Term Paper: Shopping for Pleasure Consumer Society

Pages: 7 (2237 words)  ·  Bibliography Sources: 3  ·  Level: College Senior  ·  Topic: Government  ·  Buy This Paper


[. . .] Whig-Liberal governments repealed the Corn Laws that protected domestic agriculture in 1846, the Navigation Acts in 1849 and the system of colonial preferences in the 1850s. Britain remained committed to free trade until 1931, in the face of competition from protectionist rivals like Germany and the United States. By 1900, British industry had already been surpassed, and Joseph Chamberlain had converted the Conservative Party to protectionism as early as 1902. In retrospect, free trade should not have lasted so long, but British exporters had nothing to gain from tariffs since these only "protected the domestic market" (Hobsbawm 222).

None of these storm clouds were yet apparent in the Victorian heyday of the 1870s and 1880s, when British industry and finance dominated the world markets. During the Golden Years, the Victorian elites were confident and secure enough to extend the vote to the working class in the reforms of 1867 and 1884-85 (Hobsbawm 94). In the 1830s and 1840s, both Whigs and Tories had been so adamantly opposed to democracy that they were prepared to use military force to suppress it, but in the end Britain had no revolution of 1848 like the continental European nations (Perkin 262). Workers only received the vote and the right to organize labor unions when the ruling class was certain that they were no longer socialistic, communistic or revolutionary. In 1870, Britain was confidently Liberal, including the bourgeoisie, the Whig landowners and the labor aristocracy who all supported William Gladstone. None of them anticipated the long stagnation and decline of British industry (Hobsbawm 110). Conservatism had appeared to be moribund for decades, "lacking an ideology or a program" apart from ideas that Tory reformers like Benjamin Disraeli borrowed from the Liberals and Radicals. Even Queen Victoria appeared to be "a visible pillar of middle class respectability" which had definitely not been the case with earlier monarchs (Hobsbawm 99).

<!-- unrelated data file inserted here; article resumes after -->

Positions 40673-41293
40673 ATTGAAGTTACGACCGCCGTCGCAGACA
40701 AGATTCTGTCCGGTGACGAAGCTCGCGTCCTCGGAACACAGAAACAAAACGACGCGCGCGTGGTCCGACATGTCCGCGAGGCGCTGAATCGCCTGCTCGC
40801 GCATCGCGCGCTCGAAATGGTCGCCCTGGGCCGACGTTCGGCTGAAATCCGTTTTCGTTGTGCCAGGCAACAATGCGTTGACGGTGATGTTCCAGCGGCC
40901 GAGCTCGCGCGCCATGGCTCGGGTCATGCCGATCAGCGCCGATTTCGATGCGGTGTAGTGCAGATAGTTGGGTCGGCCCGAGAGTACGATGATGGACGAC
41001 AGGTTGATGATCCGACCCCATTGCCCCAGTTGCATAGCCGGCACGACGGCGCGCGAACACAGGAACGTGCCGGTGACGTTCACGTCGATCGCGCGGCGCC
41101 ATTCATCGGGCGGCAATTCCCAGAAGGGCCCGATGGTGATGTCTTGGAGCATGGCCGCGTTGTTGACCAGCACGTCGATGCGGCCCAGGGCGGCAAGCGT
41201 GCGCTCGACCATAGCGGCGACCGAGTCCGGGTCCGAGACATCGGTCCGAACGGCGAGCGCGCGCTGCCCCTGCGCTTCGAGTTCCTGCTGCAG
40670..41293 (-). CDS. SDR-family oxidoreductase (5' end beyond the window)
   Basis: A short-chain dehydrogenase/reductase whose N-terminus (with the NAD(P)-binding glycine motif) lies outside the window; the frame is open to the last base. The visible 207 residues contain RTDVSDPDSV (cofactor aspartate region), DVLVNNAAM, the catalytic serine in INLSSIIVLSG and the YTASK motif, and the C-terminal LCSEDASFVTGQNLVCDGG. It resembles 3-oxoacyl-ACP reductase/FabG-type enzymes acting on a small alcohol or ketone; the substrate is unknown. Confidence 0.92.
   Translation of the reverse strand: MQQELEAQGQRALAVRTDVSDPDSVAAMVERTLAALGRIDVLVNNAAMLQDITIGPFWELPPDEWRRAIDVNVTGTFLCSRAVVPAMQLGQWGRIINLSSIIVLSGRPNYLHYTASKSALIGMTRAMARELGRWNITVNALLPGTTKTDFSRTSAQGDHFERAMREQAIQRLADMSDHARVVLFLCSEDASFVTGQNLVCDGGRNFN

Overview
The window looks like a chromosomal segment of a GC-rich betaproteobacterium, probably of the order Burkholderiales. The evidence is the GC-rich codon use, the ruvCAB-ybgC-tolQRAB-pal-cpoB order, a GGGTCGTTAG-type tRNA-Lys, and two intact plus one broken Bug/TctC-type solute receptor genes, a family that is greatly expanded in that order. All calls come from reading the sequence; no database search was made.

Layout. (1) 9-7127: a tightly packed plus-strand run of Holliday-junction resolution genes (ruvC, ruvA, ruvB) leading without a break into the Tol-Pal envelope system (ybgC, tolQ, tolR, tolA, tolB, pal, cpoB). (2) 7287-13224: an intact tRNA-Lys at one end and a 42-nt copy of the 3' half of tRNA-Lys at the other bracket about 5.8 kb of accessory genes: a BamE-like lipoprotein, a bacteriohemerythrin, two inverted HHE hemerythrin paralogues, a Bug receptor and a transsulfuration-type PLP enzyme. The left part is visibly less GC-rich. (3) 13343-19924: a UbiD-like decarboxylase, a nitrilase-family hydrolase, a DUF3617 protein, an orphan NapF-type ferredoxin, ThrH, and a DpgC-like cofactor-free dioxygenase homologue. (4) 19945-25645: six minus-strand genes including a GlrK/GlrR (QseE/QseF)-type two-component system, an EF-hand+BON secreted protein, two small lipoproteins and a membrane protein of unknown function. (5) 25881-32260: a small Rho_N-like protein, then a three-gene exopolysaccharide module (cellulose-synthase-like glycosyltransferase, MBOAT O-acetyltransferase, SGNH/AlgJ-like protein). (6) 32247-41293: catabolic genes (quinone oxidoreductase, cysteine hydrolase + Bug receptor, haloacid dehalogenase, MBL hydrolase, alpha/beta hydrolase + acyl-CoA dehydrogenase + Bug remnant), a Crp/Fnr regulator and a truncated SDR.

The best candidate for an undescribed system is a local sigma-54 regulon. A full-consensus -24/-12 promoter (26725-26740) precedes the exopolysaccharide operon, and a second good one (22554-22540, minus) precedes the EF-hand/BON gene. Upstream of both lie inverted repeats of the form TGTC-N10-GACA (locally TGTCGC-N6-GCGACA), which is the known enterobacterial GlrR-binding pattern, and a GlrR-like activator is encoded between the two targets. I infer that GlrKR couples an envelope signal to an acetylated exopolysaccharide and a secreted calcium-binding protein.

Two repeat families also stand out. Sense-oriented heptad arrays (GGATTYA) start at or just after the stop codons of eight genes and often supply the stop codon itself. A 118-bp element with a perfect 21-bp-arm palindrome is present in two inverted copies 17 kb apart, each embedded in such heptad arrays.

By the 1890s, the Liberal Party had begun to fragment, with the industrialist, bankers and Whig aristocrats moving into the Conservative Party, where they have remained ever since. Workers shifted to the new Independent Labour Party so that after this time the Liberals could only win political power in coalitions with Labour (Hobsbawm 110). Although the Labour Party did not commit formally to a platform of nationalization until 1918 -- and was not able to implement it until after 1945 -- doubts about the viability of free market capitalism had been growing for decades. After all, laissez faire turned out to be ineffective at providing public health, safety and sanitation in the absence of government action, or in improving the wages, hours and working conditions of labor without government intervention (Perkin 272). Although business interests remained committed to laissez faire and free markets, intellectuals, civil servants and academics became increasingly skeptical of it in the 19th Century. Even John Stuart Mill, once the leading exponent of laissez in Britain, privately admitted that he had become a socialist as early as 1865 (Perkin 266).

Rappaport's middle and upper class female consumers hardly represented the majority of people in Victorian Britain, but rather the vanguard or first wave of the modern consumer society. Britain was also one of the first Western countries to move toward democracy and enfranchisement of the lower classes, at least once it ruling elites were certain these were no longer revolutionary. All the available evidence indicates the working class was still at or below the subsistence level as late as 1900, and that a substantial minority were at the starvation level. Nor were there any pensions or social welfare programs to protect these workers even in old age. In this sense, the West End stood out as an island of relative prosperity in a sea of misery, just as many wealthy enclaves do today. From the start of the industrial revolution, merchants and industrialists realized that women were the primary consumers, and even if shopping was not exactly in keeping with their role in the domestic sphere, it was always vital to the capitalist economy. In reality, most middle and upper class women did not have to do the shopping since they had household servants to perform chores like these. Shopping was a diversion and a pleasure for these women, a chance to get out of the house, socialize with friends and visit theaters, museums, cafes and restaurants. Some of them also used this as an opportunity to meet with like-minded… [END OF PREVIEW]

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Shopping for Pleasure Consumer Society.  (2011, May 24).  Retrieved July 22, 2019, from https://www.essaytown.com/subjects/paper/shopping-pleasure-consumer-society/6904635

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"Shopping for Pleasure Consumer Society."  Essaytown.com.  May 24, 2011.  Accessed July 22, 2019.